Which Joe gave his name to ‘sloppy joes’? We look at five interesting sandwiches and their lexical origins.
1A tall large-leaved Eurasian plant of a genus that includes asafoetida and its relatives.
- ‘Silphium has a big thick root, a stem as long as ferula and just about as thick, and a leaf (which they call maspeton) similar to celery; it has a flat fruit, rather leaf-like, called phyllon ‘leaf’.’
- ‘It's made with ferula, horseradish and garlic extracts, which straighten hair and provide terrific thermal protection.’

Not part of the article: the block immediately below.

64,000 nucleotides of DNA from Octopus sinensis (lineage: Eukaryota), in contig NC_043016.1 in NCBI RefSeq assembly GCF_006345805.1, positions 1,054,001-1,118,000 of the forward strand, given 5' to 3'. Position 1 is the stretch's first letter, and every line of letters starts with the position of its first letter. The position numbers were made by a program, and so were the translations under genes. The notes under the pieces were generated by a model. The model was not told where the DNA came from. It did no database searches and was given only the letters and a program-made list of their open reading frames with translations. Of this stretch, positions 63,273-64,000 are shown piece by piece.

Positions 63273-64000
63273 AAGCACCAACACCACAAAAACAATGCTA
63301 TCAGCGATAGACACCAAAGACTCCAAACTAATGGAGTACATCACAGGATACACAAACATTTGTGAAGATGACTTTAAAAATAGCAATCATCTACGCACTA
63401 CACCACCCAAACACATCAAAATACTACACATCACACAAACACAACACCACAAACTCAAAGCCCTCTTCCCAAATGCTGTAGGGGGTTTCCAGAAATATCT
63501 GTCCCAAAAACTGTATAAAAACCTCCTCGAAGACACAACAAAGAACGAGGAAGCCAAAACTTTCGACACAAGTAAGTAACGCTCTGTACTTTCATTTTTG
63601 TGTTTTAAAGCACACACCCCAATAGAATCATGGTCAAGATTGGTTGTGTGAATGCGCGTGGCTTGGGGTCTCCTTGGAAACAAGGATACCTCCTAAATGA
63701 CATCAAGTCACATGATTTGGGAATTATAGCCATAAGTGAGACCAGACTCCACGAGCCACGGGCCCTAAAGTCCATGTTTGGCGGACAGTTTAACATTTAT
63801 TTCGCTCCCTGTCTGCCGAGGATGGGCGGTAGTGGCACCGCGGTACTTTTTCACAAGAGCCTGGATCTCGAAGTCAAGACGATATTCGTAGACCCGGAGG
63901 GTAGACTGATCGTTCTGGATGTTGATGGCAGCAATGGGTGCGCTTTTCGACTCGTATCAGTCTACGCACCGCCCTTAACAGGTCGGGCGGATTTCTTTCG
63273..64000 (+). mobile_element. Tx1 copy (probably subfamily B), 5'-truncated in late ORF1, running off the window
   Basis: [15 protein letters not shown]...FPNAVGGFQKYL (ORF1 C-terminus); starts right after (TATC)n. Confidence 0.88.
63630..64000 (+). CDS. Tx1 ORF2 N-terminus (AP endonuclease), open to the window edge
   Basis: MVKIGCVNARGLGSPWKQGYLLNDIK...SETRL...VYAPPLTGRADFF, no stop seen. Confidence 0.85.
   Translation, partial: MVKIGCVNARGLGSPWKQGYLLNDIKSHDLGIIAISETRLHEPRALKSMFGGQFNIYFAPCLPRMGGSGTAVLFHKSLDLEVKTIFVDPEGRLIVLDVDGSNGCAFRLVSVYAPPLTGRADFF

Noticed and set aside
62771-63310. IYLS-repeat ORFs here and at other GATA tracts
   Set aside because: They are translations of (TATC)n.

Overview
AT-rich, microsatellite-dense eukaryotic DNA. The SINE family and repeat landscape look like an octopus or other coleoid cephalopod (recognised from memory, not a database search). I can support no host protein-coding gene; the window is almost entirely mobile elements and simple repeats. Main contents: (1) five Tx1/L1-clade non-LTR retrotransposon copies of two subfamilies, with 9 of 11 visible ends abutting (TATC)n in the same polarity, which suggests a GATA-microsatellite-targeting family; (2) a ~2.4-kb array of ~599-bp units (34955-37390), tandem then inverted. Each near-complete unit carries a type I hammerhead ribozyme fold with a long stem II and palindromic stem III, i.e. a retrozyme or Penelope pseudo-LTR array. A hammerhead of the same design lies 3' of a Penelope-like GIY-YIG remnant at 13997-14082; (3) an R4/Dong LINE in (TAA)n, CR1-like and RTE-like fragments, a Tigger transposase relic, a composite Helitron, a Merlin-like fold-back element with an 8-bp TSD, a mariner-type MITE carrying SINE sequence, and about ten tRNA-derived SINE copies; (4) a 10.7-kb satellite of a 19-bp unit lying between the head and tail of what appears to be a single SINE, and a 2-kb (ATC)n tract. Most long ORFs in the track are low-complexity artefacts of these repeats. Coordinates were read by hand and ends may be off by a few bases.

2rare term for ferule
- ‘I have a birch rod handy to dole out any punishment or I may have to hit you on the hand with a ferula.’
- ‘A stereotypical portrait of an old-time Chinese teacher would be a thin figure with a goatee, carrying a book in one hand and a ferula in the other.’
Late Middle English: from Latin, ‘giant fennel, rod’.
We take a look at several popular, though confusing, punctuation marks.
From Afghanistan to Zimbabwe, discover surprising and intriguing language facts from around the globe.
The definitions of ‘buddy’ and ‘bro’ in the OED have recently been revised. We explore their history and increase in popularity.